Humans have two upper (maxillary) canines and two lower (mandibular) canines. Canine teeth are sometimes referred to as cuspids, fangs, or “eye teeth” because of their direct positioning beneath the eyes. Canine teeth have thicker and more conical roots than incisors and thus have an especially firm connection to the jaw. Canine teeth often have the longest root of all teeth in the human mouth and are the last to fully erupt and fall into place, often around age 13.
An impacted tooth essentially means that it is blocked, stuck, or unable to fully erupt and function properly. Third molars (wisdom teeth) most commonly fall victim to impaction, but the upper canine is the second most common tooth to become impacted. Wisdom teeth serve no important function in the mouth and are frequently removed; however, impacted canines are a critical condition and require treatment for the following reasons:
First Touch – Canines play a vital role in the “biting” mechanism of the teeth. They touch first when the jaw closes, and guide the other teeth into position.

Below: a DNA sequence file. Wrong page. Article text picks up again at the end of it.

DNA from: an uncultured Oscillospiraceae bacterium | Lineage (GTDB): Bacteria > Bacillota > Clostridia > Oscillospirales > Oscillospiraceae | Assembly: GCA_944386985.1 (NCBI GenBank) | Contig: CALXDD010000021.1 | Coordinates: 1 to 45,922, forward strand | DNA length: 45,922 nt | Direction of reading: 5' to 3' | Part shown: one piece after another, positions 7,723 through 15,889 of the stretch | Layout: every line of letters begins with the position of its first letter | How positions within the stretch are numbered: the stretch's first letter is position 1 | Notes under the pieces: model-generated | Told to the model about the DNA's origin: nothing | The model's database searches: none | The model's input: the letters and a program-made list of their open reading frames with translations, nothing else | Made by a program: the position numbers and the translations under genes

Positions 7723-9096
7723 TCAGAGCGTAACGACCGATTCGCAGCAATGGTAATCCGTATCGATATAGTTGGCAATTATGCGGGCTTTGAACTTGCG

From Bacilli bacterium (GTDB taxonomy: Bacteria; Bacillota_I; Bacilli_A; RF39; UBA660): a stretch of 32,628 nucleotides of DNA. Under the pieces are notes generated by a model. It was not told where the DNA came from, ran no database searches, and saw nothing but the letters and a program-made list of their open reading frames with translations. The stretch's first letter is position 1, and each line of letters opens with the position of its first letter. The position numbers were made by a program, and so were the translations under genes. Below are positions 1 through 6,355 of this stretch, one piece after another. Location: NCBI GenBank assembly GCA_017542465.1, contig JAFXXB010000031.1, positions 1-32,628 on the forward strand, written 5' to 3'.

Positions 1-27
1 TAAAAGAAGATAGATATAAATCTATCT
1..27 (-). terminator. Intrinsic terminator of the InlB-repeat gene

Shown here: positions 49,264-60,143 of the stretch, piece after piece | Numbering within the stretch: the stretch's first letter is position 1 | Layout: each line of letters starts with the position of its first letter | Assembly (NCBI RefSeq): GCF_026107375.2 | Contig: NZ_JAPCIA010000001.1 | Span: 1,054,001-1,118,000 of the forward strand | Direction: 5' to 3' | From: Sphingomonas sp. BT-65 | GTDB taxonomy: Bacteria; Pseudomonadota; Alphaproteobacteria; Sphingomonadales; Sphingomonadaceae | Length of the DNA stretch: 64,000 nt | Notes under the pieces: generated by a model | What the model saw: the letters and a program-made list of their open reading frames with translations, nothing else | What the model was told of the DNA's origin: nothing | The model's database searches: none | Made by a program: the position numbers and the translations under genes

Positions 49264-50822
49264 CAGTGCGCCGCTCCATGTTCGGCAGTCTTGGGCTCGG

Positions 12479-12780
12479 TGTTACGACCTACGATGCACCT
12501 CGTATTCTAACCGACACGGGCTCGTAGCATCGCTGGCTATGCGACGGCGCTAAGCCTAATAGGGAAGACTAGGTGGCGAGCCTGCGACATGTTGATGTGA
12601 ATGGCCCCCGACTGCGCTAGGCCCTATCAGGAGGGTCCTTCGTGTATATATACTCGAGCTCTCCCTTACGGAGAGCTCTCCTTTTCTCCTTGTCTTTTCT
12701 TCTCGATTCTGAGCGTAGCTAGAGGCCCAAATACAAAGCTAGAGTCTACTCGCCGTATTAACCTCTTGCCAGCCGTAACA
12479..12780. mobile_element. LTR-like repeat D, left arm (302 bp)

Proper Alignment & Function – Canine teeth are essential to the correct alignment and function of the other teeth on the dental arch. Missing or impacted canines can greatly affect the function and aesthetic appearance of the smile.
What causes canine teeth to become impacted?
There are several main causes for impacted canine teeth:
Early and thorough examination of the teeth can pre-empt problems with impacted canines. The dentist will usually document the number of teeth present when the patient is around 7 years of age in order to record the presence or absence of canine teeth. The older the patient becomes, the less likely it is that an impacted canine tooth will erupt naturally. If canine teeth are missing or very slow in fully erupting, the dentist can make recommendations for proper treatment.